atomicCAS() on two fields at once

I need to do atomic compare and swap operations on two fields at once, a pointer and a boolean.

Sort of like what AtomicMarkableReference offers in Java.

However, I am well aware that CUDA does not provide any atomic multi CAS operations.

One way to get around this is to use the last bit of the pointer as a mark bit assuming that it is unused because the pointers to allocated memory are aligned in a certain way.

Here is what it says in a paper that I was reading:

In many modern architectures, a 32-bit word that stores a pointer has two unused bits. One of those can be used to store the mark bit....

So my questions are:

  1. Is this safe to assume for CUDA too? If not can I use atomicCAS(long long…) version to acomplish this?

  2. How can I use bitwise operations to set the last bit of a 32-bit pointer to 0 or 1? I haven’t used them before so I’m kind of lost.

Thanks for any suggestions.

Ok, so looked at a couple of things about bitwise operations:

So can someone confirm this is correct:
Given a pointer (ptr), ptr XOR 1 wouldset the last bit to 0;
ptr OR 1 would set the last bit to 1.

WARNING: dirty hacks ahead!

It’s maybe cleanest to use atomicCAS(long long) on a structure containing pointer and boolean, however that would limit your code to 32 bit mode.

Pointers in current versions of CUDA are always aligned, so that trick should work. Pre-Fermi hardware even masks off the unused lowest bits (can’t remember off my head what Fermi does), although I would recommend to explicitly mask off the bits before using the variable as a pointer.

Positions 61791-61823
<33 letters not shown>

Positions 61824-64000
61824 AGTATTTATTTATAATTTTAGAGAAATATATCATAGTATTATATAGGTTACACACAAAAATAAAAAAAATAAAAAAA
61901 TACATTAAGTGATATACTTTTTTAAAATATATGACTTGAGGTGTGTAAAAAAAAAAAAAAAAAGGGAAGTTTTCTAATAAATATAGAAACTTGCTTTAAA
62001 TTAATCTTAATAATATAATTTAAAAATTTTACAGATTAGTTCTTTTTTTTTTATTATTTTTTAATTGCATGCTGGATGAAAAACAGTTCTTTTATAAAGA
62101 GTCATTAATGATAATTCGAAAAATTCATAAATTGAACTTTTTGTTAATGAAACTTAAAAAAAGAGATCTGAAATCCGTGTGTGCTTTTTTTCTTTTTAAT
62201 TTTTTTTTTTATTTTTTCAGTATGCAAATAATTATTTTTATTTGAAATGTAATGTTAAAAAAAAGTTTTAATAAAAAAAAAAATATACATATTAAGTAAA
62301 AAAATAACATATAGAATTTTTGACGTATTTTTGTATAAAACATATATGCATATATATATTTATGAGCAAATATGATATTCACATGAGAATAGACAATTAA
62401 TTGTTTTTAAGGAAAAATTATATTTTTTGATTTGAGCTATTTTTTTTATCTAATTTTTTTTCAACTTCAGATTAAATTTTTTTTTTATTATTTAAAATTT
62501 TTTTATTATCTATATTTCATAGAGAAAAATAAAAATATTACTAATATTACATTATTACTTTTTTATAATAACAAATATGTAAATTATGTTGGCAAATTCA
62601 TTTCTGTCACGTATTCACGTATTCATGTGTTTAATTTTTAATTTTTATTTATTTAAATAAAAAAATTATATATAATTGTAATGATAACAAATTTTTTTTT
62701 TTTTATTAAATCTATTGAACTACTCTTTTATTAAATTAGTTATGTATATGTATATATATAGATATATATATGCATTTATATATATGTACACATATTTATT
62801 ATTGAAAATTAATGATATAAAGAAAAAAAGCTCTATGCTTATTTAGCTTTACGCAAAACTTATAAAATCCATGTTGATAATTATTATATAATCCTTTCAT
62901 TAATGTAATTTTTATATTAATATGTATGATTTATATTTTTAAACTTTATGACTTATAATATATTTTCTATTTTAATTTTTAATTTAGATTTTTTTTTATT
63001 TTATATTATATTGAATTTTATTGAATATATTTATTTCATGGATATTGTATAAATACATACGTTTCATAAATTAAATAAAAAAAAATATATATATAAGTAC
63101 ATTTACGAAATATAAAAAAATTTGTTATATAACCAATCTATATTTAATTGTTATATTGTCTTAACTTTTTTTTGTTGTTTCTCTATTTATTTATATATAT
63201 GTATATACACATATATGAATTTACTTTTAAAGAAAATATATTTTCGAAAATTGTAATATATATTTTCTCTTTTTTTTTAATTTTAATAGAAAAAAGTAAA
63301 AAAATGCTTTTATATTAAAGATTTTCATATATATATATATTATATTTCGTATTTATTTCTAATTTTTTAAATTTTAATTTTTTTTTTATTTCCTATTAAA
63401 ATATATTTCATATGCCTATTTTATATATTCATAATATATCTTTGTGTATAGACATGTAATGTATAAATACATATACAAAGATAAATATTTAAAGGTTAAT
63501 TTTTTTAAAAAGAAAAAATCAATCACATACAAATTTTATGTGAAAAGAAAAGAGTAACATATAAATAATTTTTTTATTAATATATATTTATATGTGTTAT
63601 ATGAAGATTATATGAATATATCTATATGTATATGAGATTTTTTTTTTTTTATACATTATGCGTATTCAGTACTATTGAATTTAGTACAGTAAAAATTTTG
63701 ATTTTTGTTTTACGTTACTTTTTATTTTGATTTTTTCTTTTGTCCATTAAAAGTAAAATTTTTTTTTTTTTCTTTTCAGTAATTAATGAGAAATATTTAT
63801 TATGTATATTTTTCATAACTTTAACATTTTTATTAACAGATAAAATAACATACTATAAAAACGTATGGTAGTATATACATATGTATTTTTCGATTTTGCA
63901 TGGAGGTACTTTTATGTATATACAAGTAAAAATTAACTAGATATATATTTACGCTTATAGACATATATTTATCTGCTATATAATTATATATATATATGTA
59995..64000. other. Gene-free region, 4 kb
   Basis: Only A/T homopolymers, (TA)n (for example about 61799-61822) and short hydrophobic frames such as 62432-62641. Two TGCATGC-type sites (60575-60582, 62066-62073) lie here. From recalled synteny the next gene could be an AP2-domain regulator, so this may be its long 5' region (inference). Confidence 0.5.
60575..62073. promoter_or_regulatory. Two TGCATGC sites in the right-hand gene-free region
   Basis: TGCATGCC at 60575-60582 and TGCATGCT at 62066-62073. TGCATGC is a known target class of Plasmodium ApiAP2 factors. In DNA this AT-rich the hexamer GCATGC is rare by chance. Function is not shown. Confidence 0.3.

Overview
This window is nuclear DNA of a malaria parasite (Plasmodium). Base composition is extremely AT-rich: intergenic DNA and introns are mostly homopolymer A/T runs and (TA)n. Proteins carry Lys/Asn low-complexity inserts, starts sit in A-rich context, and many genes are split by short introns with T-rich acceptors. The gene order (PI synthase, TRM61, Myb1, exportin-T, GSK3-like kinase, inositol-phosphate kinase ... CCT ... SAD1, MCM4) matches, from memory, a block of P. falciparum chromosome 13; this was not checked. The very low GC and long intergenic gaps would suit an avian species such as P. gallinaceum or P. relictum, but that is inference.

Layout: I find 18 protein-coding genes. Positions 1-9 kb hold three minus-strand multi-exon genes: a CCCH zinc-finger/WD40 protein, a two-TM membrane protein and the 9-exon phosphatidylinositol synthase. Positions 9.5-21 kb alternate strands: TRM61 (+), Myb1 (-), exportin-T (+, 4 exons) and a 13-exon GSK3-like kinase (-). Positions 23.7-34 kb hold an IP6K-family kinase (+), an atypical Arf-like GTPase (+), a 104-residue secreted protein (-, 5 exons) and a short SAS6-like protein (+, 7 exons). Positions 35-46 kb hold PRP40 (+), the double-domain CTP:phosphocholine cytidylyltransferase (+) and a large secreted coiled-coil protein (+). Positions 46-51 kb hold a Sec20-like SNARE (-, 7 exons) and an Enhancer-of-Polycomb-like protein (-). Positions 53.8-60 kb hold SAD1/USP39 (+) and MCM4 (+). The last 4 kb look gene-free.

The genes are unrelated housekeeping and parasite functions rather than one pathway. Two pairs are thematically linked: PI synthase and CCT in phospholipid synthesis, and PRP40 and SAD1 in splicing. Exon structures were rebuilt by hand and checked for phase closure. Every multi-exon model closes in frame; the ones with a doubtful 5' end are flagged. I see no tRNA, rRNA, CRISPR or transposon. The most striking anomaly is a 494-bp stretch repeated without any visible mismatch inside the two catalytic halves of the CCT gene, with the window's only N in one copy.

You’ll have to cast the pointer to size_t before being able to apply bitops. Note that by casting to size_t and back the nature of the pointer will get lost and the compiler will always assume it points to global memory. If you want to avoid that, you can cast the pointer to char*, add or subtract as necessary to change the relevant bits, and then cast back to the original pointer type.

Please don’t take this info as a recommendation.

ptr XOR 1 only clears the least significant bit if you know it was set before. ptr AND ~1ul works in the general case.

Of course, I’ll experiment with this and won’t take it with blind faith. However, I’m trying to think about the details and your tips are very helpful.

So how would I use atomicCAS(long long) with a struct. Should I just make a struct{unsigned long ptr, unsigned long mark} and typecast it to long long? But I want to try using the 32-bit version of atomicCAS if possible because I’m worried about the performance of the 64 bit version. This operation will be called fairly often and it’ll be the linearization point so I’d like to remove any dead weight.

Thanks for the tip.

Oh and another thing. Am I correct to assume that such a pointer with the least significant bit set to 1 should not be dereferenced or it will point to the wrong location?

I’d better not dereference it. It actually works with the expected result on pre-Fermi, but I can’t recall whether Fermi’s better error-checking catches the misaligned access or not.

Future hardware might well just perform the misaligned access, which would of course spoil the whole scheme. So better clear the bits before dereferencing the pointer.

When you point out the differences between pre-fermi and fermi, it naturally leads to a good point which is that it would be unwise to rely on hardware behavior that might be subject to change. So I better reset the bit to 0.

Thanks for your help.